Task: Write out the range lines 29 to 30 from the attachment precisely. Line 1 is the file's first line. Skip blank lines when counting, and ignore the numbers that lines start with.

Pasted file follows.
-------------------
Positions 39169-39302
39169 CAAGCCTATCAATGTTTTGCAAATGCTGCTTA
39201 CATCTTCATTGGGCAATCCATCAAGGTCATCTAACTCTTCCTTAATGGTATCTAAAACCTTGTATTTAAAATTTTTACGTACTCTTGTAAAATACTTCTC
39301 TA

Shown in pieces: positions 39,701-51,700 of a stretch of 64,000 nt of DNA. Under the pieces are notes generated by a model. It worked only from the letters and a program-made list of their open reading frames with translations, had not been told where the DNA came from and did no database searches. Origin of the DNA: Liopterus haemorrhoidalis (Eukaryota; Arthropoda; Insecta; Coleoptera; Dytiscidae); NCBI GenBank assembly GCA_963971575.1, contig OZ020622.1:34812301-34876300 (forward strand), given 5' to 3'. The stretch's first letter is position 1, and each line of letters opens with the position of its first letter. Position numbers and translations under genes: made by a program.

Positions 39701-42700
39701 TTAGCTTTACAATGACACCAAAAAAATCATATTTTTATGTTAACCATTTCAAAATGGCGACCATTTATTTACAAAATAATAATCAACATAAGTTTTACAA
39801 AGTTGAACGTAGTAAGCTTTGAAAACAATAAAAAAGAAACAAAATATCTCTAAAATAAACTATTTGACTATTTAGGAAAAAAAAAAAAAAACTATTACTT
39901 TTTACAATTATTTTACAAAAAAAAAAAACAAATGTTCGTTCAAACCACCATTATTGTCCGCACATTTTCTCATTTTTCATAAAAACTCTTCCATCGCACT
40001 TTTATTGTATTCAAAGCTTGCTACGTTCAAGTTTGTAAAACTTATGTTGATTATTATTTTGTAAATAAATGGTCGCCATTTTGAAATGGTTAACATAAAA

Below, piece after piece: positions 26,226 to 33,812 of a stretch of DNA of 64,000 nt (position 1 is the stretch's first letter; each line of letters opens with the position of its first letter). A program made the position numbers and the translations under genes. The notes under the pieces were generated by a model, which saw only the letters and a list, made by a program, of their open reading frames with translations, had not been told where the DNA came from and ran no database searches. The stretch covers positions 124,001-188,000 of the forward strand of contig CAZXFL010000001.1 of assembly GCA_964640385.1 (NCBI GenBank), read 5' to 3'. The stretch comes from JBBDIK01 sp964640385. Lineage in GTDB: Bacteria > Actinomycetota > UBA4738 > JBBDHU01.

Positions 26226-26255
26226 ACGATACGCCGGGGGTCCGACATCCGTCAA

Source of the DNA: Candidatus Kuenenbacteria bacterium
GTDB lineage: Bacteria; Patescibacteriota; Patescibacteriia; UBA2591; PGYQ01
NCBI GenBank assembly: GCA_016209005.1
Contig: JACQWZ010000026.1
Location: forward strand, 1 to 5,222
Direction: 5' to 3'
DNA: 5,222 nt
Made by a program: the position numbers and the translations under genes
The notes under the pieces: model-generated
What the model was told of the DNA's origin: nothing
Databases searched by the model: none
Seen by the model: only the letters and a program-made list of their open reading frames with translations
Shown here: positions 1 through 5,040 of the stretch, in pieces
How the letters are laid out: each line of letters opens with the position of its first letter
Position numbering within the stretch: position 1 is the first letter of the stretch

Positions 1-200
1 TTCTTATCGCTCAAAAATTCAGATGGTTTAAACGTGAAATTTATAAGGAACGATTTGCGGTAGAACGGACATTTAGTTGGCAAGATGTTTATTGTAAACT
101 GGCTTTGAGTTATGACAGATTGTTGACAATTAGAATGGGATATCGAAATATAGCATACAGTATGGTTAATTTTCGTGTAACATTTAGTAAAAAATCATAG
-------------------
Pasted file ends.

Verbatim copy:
Positions 1-200
1 TTCTTATCGCTCAAAAATTCAGATGGTTTAAACGTGAAATTTATAAGGAACGATTTGCGGTAGAACGGACATTTAGTTGGCAAGATGTTTATTGTAAACT